As a student who went to a private Christian high school, I learned early that mission trips were not only normal but also admirable. Every winter or summer break, the groups would volunteer their time for two or three weeks. Faculty, staff and my friends would raise money to visit places like Nicaragua, Mexico, Guatemala, the Dominican Republic and the continent of Africa (the language sounded like, "I'm going to Africa this summer," as though Africa was a country).
However, I had a challenging and thought-provoking teacher who had me and my classmates question the common sense of mission trips. My Global Poverty and Practice studies at Cal have continued to build up and break down my thinking of the subject. After having volunteered for over a month in Bolivia, I think I have a better understanding of volunteer, voluntourism and mission trip programs.
I have found that the work that I do is very similar to the work that mission trip students do. We play sports with children, build and improve infrastructure, paint murals and tour around the country. We live in houses that are far nicer than the neighborhoods where we work. We have the mobility to travel, the money to buy safe food and the infrastructure to drink potable water. (When I use the pronoun "we," I understand that I am representing and talking for people that I don't know. When I use "we," I admit that I am generalizing but I do believe that these stereotypes hold true for myself and the vast majority of students who go on mission trips.)
I know for a fact, however, that my work differs from mission work in one crucial way. Perhaps the only thing that sets me apart from mission trip students is that I do not promote religion nor do I practice evangelism toward the community. Despite the good intentions of such work, I find mission work to be selfish and even backward.
I find it selfish in two ways: Spreading the gospel, in other words, has the intentions of "conversion" or "religious proselytization." I honestly believe that this work returns to the old notion of "I'm right and you're wrong and we are going to change you." This work gives mission trip students a sense of superiority. Secondly, it often gives mission trip students a religious high and a sense of doing good when in reality, it imposes a Western culture on the community (I am not an opponent of religion by any means. I do have a problem, though, when it is willingly imposed on a community that did not ask for it.)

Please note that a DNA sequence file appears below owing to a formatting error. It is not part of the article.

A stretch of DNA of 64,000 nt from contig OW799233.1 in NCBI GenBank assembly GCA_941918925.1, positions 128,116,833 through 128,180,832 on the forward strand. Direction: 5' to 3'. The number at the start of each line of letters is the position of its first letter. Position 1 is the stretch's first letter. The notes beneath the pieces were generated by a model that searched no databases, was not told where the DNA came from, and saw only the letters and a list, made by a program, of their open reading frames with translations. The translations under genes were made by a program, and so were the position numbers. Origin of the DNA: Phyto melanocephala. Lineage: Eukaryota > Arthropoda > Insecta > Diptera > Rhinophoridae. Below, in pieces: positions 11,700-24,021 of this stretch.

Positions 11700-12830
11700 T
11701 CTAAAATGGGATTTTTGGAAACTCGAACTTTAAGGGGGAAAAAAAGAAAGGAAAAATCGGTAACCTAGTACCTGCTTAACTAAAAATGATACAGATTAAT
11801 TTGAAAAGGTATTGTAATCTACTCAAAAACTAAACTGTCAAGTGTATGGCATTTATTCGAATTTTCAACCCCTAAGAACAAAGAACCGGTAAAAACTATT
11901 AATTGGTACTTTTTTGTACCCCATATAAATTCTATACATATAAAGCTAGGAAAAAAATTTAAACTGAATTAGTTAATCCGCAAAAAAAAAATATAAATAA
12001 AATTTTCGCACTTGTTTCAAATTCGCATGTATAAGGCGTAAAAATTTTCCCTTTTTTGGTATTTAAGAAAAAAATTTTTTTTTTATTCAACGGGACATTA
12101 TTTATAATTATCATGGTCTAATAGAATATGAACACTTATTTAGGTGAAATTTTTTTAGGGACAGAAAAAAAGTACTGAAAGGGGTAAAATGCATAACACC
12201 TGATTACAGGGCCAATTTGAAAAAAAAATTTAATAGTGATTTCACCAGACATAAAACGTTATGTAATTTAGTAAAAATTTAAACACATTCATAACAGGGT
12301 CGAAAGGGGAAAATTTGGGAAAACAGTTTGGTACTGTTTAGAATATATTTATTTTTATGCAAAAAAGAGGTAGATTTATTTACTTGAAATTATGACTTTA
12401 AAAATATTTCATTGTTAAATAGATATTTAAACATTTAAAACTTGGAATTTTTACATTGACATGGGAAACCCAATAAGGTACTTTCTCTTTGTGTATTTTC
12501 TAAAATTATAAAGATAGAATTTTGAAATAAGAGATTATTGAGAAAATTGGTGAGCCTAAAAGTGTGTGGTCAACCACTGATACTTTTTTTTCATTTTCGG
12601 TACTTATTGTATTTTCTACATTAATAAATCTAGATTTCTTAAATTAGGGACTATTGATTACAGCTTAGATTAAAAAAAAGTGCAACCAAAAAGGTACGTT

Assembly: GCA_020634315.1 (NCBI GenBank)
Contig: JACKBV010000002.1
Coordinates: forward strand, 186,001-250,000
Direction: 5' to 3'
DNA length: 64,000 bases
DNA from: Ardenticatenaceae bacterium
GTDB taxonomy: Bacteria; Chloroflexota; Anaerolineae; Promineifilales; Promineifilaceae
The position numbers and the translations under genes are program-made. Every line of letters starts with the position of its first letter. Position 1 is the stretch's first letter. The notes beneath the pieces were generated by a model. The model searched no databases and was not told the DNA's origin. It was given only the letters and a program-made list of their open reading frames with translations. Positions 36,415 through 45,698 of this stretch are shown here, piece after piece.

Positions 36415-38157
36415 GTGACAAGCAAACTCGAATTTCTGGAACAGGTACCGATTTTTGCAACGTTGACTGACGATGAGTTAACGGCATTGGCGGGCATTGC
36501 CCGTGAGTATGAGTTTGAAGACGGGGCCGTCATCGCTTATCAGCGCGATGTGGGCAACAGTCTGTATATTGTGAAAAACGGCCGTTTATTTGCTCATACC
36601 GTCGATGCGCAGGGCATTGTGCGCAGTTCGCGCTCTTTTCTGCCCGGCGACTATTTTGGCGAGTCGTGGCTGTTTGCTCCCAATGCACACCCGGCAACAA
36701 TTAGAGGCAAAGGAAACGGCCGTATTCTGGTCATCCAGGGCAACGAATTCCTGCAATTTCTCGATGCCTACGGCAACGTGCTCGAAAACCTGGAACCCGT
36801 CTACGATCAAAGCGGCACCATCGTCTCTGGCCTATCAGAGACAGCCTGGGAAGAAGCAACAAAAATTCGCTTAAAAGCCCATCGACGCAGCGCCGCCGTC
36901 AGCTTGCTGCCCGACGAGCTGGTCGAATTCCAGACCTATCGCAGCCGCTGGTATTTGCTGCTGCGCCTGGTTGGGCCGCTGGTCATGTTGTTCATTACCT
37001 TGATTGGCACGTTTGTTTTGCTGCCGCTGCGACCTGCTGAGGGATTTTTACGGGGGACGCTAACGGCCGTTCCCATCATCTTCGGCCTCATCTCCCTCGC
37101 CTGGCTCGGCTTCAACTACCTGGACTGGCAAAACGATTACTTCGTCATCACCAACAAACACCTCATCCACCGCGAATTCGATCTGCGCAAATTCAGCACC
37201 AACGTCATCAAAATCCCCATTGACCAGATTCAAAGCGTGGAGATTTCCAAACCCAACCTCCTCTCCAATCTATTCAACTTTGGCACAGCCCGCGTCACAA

I find it backward in this way: When going on this volunteer trip, one of the most important questions I needed to ask myself was, "What do these people need?" Often times, the answer will change from week to week as you learn more about the people you work with and as you experience things on the ground. However, mission trip students tend to answer this question before getting on the plane: These people need "to trust in our religion in order to escape poverty."
Nonetheless, I will not stand on a high horse and ignore some of my hypocrisy. Much of the criticism can also be aimed toward me. Perhaps I have more to offer back in California. Perhaps this trip is my way to make myself feel good, as if I am changing people's lives for the better. Maybe I am being arrogant. It is arrogant to assume that I have the power to change lives. Who says that these people even need me here in Bolivia? These people are strong people, they may not need my help at all. I think about these criticisms every day.
I will end on a high note. Cautious pessimism must be balanced with cautious optimism. I went to a restaurant called "El Primo Piano," which is owed by an ex-volunteer named Carmelo. Carmelo, originally from Italy, volunteered at Proyecto and ended up moving to Cochabamba permanently. At his restaurant, he not only serves delicious Italian food but also artesian jewelry made by local Ushpa-Ushpa women. I hung out at the bar one Saturday night and we began discussing some morbid thoughts I was having. He said to me in Spanish something along the lines of, "One less child off of the street is a success in my eyes." That resonated with me instantly because it reminded me of something that great high school teacher of mine told me. My teacher had the class read a speech by Atheist writer and philosopher Albert Camus, who addressed it to the Catholic Church. The work by Camus is called "The Unbeliever and Christians." The quote by Camus says, "But it is also true that I, and a few others, know what must be done, if not to reduce evil, as least not to add to it."
However, the work should be read in its entirety because it is awesome.
Thanks for reading.


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Meet The Author

Jarrod Zenjiro Suda | College of Letters and Science, Class of 2016 | University of California, at Berkeley | Major in Development Studies | Minor in Global Poverty and Practice |